Heading Heading1 Heading1a Heading1b Heading1b1 Heading1b2 Heading1b2a Heading1b2b Heading1b2b1


Back to news index

28 June 2007
NatWest and RBS decide that words mean whatever they want them to mean

For many years, if you used your cheque guarantee card to guarantee a cheque, or used your debit card to purchase items, and you did not have sufficient funds to cover the payment, the bank would impose a penalty charge and call it "card misuse".

However, now that several of the banks are desperately wriggling to find a way to pretend that their penalty charges are not penalty charges, they argue that whatever you do on your account, you never actually breach the terms of the contract. Therefore, the common law rules relating to penalties cannot apply because these only apply when contract terms have been breached. But if you label an event "card misuse" then it is difficult to argue that this was not a breach of contract. So, both RBS and its adopted child, NatWest, now label such events "guarantee payment card fee".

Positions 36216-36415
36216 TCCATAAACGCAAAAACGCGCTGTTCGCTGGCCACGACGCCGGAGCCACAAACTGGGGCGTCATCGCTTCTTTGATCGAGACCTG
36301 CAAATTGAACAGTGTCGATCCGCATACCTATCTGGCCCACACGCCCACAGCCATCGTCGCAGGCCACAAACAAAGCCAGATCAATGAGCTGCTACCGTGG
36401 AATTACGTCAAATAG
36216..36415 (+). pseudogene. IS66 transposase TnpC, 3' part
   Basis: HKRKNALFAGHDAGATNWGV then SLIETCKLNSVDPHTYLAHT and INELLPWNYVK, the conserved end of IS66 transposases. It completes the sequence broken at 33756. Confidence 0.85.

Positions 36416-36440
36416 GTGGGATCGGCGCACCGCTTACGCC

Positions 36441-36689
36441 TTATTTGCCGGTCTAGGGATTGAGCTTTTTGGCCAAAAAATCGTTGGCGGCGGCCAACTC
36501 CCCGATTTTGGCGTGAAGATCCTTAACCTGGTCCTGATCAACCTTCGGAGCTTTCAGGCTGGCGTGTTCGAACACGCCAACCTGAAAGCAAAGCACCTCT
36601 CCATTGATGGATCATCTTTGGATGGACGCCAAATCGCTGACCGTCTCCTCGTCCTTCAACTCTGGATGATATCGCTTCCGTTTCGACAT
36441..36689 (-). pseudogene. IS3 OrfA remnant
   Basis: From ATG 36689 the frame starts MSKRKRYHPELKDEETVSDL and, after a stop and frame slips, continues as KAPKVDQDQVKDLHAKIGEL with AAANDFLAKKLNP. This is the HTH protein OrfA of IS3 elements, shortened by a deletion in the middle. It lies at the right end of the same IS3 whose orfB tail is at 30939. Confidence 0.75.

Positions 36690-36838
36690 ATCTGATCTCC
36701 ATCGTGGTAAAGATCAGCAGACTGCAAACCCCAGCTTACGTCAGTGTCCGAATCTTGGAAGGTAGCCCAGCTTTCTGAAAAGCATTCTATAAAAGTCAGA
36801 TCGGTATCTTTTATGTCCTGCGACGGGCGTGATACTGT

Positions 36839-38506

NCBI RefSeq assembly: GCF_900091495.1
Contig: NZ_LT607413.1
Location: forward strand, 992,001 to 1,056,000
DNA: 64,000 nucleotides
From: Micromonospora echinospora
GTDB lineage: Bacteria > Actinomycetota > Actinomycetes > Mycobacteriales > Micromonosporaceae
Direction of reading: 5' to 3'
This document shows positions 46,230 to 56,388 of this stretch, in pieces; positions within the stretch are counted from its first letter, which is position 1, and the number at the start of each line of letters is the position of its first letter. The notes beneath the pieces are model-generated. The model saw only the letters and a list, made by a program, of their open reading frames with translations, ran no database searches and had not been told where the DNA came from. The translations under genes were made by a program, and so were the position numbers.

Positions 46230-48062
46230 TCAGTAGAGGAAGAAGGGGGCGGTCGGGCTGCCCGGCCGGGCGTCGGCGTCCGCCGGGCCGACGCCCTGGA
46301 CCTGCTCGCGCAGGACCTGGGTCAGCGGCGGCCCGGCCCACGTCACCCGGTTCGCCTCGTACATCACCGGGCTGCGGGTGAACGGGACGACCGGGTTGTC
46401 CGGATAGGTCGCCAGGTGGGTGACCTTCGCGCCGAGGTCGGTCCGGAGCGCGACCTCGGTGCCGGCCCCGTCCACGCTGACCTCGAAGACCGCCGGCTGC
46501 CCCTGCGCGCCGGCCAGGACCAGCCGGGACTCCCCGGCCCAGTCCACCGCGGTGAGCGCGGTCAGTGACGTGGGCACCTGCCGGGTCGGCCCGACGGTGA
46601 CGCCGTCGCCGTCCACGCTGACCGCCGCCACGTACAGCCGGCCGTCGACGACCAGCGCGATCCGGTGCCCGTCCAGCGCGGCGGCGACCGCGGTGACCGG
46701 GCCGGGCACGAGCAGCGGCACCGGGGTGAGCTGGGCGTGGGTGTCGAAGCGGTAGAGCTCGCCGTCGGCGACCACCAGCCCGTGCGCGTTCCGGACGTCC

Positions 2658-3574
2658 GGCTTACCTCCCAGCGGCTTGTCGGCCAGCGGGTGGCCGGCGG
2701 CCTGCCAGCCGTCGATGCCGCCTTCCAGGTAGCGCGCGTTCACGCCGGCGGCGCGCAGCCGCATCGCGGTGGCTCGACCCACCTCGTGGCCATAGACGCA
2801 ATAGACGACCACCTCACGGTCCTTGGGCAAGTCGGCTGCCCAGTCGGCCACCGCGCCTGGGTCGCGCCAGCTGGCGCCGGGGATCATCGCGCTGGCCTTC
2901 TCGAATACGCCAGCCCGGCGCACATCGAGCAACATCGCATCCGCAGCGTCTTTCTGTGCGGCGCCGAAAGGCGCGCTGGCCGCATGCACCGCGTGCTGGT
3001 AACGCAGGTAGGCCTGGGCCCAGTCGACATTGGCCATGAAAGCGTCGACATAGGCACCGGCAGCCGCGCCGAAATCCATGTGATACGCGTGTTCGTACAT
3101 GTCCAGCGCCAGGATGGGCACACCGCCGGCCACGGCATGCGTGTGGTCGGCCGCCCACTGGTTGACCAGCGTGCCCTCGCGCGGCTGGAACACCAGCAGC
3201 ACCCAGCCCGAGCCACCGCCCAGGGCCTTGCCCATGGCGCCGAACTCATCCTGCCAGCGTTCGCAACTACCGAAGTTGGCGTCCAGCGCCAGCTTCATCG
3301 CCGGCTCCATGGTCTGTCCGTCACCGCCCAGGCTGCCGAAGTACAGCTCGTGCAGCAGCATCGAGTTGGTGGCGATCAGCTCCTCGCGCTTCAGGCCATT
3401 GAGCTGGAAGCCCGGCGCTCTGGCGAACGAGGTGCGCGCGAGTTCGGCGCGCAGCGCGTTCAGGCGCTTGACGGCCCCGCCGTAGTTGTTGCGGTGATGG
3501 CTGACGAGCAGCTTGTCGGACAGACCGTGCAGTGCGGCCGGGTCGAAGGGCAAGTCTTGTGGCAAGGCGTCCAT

"When I use a word," Humpty Dumpty said, in rather a scornful tone, "it means just what I choose it to mean -- neither more nor less."

(Through the Looking Glass page 75)


For other news stories, see News stories

Published and promoted by Bob Egerton, TR2 4RS